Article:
Systemic and Local Increase of Granulysin Expression in Cytotoxic Lymphocytes in Severe Psoriasis
Marijana Vičić, Marija Kaštelan, Vlatka Sotošek Tokmadžić, Larisa Prpić Massari
Psoriasis is considered to be a cytokine-driven immune-mediated disease, although the cell cytotoxicity mechanisms involved remain unrecognized. Herein, we analyzed granulysin expression in different lymphocyte subsets of peripheral blood of 40 psoriatic patients (20 with severe and 20 with mild psoriasis) and seven sample of psoriatic skin. The simultaneous detection of intracellular granulysin and cell surface antigens was performed using flow cytometry in peripheral blood and immunohistochemistry in skin lesions. The frequency of granulysin+ cells, mean fluorescence intensity for granulysin, and the frequency of CD8+ T lymphocytes, NK cells, and NKT cells expressing granulysin molecules in peripheral blood were significantly higher in patients with severe psoriasis compared to mild disease and healthy individuals. These were also correlated with disease severity. Furthermore, granulysin+ cells, CD8+granulysin+ T lymphocytes, and CD56+granulysin+ NK cells were present in a higher frequency in the epidermal basal cell layer and in the dermal infiltrate of lesional skin as compared to non-lesional and healthy skin. In conclusion, granulysin+ cytotoxic cells are upregulated in blood and lesions of patients with psoriasis suggesting the involvement of granulysin mediated cytotoxicity in psoriasis pathogenesis.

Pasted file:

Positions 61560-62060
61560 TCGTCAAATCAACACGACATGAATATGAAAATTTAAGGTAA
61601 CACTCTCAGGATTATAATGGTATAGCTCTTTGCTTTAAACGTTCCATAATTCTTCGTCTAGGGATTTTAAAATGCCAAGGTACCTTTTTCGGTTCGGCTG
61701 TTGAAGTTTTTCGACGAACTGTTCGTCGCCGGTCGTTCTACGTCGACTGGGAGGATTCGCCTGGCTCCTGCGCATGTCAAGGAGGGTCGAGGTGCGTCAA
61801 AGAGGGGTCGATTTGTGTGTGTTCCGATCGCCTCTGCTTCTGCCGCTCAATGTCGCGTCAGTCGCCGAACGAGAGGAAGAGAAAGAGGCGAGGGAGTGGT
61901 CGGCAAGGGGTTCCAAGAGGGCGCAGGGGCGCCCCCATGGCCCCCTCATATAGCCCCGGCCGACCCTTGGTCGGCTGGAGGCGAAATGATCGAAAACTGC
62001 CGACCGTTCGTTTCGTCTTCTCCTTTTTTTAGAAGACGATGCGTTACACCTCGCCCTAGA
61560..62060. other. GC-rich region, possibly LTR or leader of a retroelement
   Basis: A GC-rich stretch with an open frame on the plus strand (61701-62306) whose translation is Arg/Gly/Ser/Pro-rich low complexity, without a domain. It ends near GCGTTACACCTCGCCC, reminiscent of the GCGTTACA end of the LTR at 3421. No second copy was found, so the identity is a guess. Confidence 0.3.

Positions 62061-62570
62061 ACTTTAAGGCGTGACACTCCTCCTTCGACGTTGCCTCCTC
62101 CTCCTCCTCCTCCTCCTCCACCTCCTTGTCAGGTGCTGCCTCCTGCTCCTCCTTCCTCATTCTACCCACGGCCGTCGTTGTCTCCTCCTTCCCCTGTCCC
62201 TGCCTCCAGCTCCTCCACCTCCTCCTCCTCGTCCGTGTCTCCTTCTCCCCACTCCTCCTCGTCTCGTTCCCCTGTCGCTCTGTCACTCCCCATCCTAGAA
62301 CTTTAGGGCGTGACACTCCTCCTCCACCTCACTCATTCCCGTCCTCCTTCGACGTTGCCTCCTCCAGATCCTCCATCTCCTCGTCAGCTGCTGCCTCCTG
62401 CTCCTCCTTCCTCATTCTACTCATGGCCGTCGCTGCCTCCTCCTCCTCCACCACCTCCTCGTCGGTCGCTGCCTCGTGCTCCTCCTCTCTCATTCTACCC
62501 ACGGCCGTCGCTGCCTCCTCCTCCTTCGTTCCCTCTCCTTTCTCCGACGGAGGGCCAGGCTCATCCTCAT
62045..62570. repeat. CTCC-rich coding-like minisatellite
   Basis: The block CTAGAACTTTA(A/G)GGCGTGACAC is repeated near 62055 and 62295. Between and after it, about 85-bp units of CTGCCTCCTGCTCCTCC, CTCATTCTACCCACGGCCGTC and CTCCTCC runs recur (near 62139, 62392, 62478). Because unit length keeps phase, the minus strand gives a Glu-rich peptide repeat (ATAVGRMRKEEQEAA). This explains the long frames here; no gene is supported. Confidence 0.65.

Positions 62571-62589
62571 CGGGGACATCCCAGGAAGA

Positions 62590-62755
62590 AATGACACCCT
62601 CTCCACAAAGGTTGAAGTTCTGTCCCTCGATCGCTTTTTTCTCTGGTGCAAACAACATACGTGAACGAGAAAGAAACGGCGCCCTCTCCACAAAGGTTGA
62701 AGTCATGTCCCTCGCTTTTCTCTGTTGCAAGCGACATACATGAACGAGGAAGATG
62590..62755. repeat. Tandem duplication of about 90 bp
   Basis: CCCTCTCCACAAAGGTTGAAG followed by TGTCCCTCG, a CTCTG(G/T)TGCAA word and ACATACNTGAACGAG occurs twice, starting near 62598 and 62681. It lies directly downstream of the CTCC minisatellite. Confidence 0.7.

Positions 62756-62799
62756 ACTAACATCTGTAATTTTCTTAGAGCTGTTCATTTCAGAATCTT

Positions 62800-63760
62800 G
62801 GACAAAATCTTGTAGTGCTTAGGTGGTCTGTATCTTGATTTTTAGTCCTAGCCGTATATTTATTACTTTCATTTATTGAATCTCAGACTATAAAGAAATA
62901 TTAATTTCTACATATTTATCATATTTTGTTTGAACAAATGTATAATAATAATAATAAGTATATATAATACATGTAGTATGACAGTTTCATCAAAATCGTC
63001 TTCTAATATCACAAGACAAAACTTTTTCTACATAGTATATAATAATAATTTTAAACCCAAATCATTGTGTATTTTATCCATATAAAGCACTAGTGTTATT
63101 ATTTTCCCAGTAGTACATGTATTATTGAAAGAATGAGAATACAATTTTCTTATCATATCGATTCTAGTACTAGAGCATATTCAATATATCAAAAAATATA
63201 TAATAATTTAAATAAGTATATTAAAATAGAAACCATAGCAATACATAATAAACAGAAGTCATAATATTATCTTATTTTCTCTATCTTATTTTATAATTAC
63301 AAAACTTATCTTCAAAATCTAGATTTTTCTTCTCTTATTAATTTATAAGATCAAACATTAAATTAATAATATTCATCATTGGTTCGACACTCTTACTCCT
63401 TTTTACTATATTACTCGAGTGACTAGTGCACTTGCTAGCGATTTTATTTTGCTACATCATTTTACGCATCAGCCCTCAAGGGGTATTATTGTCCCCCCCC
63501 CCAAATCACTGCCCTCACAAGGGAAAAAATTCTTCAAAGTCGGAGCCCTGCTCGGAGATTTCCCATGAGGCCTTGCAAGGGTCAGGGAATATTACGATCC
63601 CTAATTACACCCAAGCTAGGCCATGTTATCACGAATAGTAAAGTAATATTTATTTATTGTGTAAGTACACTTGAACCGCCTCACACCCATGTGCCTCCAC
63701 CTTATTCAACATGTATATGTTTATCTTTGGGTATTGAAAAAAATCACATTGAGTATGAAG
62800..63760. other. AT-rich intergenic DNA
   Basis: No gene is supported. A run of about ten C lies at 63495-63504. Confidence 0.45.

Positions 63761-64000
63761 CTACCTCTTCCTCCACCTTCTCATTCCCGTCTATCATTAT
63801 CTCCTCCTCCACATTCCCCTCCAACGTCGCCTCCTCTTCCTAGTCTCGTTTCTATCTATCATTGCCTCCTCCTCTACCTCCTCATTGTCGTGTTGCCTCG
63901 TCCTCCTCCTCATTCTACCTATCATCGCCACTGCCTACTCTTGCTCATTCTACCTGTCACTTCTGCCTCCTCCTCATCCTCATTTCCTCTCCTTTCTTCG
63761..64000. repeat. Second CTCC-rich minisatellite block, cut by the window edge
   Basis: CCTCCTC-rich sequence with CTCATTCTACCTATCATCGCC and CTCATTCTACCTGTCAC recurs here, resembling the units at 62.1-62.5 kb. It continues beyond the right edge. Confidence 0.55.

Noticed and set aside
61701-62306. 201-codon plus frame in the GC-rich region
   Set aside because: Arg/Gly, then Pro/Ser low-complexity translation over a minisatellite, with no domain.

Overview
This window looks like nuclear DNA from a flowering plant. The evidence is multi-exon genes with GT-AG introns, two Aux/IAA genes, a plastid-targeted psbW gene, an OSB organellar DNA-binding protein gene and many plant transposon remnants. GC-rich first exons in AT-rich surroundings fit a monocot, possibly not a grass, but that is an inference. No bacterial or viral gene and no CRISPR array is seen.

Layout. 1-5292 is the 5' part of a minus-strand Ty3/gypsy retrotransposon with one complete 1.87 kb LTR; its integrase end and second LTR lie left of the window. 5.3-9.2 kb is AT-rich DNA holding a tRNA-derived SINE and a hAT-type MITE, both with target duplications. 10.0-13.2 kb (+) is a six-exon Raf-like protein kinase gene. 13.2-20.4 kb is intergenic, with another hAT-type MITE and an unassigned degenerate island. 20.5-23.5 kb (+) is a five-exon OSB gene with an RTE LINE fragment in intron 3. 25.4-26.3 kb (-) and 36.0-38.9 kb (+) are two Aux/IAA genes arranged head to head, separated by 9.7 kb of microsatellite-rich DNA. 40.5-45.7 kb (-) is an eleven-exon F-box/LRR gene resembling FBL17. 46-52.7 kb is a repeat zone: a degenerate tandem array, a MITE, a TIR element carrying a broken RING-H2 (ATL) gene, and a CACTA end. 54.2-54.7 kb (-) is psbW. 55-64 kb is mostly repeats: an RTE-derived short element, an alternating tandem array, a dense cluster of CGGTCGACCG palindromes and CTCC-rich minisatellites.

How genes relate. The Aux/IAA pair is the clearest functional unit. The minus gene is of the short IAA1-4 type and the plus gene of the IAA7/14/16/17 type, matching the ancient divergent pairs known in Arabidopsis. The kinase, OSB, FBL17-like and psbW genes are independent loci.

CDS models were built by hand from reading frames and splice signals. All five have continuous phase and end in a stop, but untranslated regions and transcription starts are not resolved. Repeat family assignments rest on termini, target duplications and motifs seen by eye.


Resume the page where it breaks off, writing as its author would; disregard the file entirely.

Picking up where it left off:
Psoriasis is a chronic skin disease that affects 2% of the population. Apart from skin symptoms, patients may have psoriatic arthritis and other comorbidities, which can result in grave functional and emotional consequences. Finding a reason for psoriatic plaque formation is the major goal in recent psoriasis investigations. We demonstrated a possible involvement of cytotoxic molecule granulysin in psoriasis pathogenesis. Granulysin is highly expressed in peripheral blood and skin lesions of psoriatic patients in severe form of disease. Resolving the role of this molecule in psoriasis could be a possible way for creating a new target for novel antipsoriatic drug.